Our Views: Public Records Act Under Assault

The Olympian Online


Olympia, WA - In 1972, the voters of this state passed the Open Public Records Act, stating the fundamental principle that government records must be open to public scrutiny.

The law is eloquent: "The people of this state do not yield their sovereignty to the agencies that serve them. The people, in delegating authority, do not give their public servants the right to decide what is good for the people to know and what is not good for them to know. ..."

Regretfully, in the intervening 30 years, the state Legislature has whittled away at the people's right to public records. One by one, exemptions to the Open Public Records Act have been added to the law.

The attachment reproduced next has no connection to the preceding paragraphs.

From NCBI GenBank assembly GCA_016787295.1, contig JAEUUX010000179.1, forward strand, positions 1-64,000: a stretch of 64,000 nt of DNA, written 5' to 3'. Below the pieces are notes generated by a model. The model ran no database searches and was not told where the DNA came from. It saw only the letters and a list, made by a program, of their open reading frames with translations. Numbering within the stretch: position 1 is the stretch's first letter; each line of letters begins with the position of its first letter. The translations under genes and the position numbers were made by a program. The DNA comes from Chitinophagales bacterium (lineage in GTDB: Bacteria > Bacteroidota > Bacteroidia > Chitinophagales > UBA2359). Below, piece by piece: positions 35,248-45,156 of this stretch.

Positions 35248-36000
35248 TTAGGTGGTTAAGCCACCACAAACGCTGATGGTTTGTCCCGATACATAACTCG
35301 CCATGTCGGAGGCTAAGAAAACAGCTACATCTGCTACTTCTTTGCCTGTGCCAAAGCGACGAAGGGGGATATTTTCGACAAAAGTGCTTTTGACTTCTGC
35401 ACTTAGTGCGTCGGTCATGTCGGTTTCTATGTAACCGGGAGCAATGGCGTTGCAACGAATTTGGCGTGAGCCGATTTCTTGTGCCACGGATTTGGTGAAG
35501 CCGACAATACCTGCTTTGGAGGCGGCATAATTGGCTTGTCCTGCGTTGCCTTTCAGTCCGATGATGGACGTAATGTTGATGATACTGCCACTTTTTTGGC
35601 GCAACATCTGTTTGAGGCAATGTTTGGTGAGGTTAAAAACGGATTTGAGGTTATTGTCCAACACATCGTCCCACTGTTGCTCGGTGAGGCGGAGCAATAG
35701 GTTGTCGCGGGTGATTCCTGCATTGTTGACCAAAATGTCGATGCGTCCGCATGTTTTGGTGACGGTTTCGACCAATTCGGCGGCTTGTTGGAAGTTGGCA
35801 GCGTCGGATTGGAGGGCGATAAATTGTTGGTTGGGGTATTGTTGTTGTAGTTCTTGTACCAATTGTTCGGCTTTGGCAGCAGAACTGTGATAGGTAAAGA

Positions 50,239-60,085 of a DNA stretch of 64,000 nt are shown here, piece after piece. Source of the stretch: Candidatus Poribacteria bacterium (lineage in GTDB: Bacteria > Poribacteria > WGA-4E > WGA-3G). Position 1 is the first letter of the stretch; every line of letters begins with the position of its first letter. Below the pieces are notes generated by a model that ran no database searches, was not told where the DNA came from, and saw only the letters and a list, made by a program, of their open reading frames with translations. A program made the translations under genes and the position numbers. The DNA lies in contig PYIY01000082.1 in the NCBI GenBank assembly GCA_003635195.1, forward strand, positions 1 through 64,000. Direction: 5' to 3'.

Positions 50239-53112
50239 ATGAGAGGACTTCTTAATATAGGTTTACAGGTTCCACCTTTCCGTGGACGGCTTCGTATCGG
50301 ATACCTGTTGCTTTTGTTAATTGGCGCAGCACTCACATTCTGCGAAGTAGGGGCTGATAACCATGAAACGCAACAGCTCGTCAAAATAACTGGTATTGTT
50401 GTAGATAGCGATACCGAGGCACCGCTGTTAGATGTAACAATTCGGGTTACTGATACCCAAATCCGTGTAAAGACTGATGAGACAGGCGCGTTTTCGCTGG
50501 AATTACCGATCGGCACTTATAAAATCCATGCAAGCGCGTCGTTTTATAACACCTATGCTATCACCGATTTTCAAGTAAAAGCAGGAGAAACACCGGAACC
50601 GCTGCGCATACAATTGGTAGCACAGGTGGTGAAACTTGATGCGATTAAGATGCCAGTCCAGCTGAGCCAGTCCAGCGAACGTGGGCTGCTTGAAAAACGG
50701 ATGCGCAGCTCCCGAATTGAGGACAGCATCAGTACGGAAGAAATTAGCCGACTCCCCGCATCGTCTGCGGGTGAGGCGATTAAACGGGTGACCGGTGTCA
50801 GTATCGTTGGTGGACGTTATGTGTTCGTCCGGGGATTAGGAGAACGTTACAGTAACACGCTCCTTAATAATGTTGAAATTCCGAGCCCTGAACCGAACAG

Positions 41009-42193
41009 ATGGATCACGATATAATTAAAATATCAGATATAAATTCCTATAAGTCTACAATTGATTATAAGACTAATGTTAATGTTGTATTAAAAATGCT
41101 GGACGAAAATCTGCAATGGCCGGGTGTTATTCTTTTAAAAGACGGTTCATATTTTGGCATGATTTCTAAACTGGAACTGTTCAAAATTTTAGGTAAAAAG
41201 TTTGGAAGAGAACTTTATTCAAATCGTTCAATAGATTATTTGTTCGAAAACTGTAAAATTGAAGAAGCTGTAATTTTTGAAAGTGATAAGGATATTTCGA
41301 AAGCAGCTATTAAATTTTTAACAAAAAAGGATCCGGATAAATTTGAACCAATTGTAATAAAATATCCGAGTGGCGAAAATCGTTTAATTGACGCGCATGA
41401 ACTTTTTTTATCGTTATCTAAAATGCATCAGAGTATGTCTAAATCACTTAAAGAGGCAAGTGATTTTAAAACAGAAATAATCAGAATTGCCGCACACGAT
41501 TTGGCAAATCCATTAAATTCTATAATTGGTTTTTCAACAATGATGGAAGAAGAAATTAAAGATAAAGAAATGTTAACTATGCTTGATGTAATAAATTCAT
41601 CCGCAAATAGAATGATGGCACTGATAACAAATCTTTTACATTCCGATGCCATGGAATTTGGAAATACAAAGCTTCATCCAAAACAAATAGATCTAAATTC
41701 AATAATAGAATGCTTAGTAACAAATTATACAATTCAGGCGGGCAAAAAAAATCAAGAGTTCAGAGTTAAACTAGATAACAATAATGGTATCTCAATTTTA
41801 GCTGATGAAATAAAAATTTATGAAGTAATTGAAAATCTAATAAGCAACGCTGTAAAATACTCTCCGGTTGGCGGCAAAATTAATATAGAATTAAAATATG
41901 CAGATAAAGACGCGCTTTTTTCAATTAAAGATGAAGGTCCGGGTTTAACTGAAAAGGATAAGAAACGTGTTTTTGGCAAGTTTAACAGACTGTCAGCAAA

There are exemptions for student records, for public employees' personnel records, tax records, real estate appraisals. The list goes on and on.

Yet another bill has been introduced in the state House of Representatives to add to the list of exemptions.

House Bill 1569 would put financial and commercial information supplied by bidders on public projects beyond the reach of the public-records law.

An amended version says bidder's self-proclaimed "trade secrets" can be withheld from the public as part of the bidding process.

That's wrong. Firms bidding on taxpayer financed projects need to understand that their bids -- all components of their bids -- should be available to public inspection. It's part of the open government process.

Call Rep. Kathy Haigh, D-Shelton, at 786-7966 to register an objection.


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